Untreated, celiac disease (CD) can affect the brain and lifespan.
When someone has a neurological problem, it’s worth considering the possibility that celiac disease is a culprit. Research has linked celiac disease (CD) to a number of developmental and neurologic disorders. In 2004, Nathanel Zelnik and collegues reached the following conclusion after studying CD and a select number of disorders:
“The spectrum of neurologic disorders in patients with CD is wider than previously appreciated and includes, in addition to previously known entities such as cerebellar ataxia, epilepsy, or neuromuscular diseases, milder and more common problems such as migraine headache and learning disabilities, including ADHD.”
Triggered by the consumption of gluten-containing foods (wheat, rye, and barley), CD is now estimated to affect 1 in 106 children compared to 1 in 652 adults just fifty years ago based on a study by Dr. Alberto Rubio-Tapia and colleagues from the Mayo Clinic. Changes in food growing and processing methods, along with other environmental issues, are suspected of causing the increase.
Untreated, CD results in inflammation of the digestive system, with undigested proteins triggering the immune system to attack the intestinal lining. When this occurs, patients have difficulty absorbing nutrients, which can lead to a number of health problems.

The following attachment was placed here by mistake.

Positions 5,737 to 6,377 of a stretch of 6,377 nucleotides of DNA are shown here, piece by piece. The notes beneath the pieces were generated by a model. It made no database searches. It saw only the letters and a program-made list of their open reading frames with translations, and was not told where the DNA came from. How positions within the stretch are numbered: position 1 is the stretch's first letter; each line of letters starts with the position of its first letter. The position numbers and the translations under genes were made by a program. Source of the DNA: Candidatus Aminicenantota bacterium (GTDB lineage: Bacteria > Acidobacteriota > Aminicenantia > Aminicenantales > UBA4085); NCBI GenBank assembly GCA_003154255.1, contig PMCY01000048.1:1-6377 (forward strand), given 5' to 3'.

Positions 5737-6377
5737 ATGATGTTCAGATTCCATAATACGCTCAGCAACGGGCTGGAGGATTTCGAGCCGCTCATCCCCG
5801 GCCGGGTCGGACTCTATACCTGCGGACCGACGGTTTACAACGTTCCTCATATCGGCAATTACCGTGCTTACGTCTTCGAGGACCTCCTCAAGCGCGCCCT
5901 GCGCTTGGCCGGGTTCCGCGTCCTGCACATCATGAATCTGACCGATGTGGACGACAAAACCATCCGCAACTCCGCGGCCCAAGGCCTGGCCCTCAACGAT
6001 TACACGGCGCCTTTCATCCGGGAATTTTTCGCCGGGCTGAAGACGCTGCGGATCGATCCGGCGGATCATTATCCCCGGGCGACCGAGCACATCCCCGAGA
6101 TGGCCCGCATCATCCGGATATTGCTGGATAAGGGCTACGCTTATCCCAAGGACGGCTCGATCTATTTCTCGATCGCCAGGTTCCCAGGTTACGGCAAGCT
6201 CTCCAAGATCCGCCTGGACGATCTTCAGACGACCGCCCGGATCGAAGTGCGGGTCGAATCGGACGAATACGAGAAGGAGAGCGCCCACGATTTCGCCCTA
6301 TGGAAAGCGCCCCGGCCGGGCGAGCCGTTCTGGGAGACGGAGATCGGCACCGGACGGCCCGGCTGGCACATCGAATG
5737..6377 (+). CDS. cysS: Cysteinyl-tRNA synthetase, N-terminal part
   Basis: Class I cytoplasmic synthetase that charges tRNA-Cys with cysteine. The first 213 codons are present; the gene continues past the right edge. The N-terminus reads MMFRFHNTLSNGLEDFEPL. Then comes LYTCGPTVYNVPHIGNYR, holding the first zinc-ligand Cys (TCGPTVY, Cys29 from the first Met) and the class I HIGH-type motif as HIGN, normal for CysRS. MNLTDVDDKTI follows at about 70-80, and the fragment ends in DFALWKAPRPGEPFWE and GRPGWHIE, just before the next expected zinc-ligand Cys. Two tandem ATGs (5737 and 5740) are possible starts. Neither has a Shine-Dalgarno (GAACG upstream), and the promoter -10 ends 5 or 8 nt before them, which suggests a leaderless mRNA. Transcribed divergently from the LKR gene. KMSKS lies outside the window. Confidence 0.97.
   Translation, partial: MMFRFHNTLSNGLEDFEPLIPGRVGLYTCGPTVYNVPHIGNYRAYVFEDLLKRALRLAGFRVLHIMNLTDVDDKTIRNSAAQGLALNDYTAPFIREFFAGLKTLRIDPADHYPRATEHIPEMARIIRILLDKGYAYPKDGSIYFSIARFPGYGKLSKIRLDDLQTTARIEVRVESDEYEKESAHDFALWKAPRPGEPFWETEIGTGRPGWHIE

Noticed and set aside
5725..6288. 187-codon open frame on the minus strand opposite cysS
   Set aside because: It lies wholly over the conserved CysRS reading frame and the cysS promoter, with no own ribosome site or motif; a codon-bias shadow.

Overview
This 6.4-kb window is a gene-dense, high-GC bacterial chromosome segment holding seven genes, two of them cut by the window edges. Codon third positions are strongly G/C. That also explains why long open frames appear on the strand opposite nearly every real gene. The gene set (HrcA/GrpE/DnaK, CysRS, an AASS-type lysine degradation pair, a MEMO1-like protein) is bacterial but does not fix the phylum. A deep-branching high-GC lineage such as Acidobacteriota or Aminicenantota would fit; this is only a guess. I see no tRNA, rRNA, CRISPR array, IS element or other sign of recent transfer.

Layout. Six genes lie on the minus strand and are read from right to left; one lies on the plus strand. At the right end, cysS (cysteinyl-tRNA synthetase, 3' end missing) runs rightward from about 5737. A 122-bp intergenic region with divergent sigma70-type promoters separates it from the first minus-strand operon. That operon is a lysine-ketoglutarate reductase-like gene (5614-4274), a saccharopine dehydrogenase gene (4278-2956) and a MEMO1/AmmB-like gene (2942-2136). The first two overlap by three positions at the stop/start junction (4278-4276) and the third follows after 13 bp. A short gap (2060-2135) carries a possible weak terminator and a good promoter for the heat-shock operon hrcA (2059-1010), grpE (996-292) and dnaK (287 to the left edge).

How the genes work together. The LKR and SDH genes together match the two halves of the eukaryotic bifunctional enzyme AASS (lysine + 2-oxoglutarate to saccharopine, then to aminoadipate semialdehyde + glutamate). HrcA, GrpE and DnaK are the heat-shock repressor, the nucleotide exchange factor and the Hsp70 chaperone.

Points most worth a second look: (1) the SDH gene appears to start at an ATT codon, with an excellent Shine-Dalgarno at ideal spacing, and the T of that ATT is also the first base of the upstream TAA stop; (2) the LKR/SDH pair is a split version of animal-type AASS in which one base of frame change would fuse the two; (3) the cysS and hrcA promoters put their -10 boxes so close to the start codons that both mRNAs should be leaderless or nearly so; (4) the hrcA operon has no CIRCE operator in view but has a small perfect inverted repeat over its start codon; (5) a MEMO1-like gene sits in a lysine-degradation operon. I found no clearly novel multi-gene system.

According to the current Rubio-Tapia study, unrecognized CD can increase the rate of death. The team identified people with undiagnosed CD from frozen blood samples of 9,000 presumably healthy individuals. They then conducted a 45-year follow up on these cases and found a significantly higher rate of death among this group compared to those without CD. In other words, those who had CD but were unaware of it and did not change their diet to avoid gluten-containing foods tended to die at a younger age. The authors suggest the increased rate of death was four times as high as for those without CD.
Testing for Celiac Disease
You should consult a gastroenterologist for evaluation. The Celiac Sprue Association offers suggestions for diagnosis. Information on a gluten-free diet is included on the site, and numerous cookbooks are now available. Be aware that if someone has been avoiding gluten prior to testing, the lab work will not show an antibody response because gluten is not in the system; this can result in a false negative report.
The complete article for Dr. Zelnik’s important research is available for free here.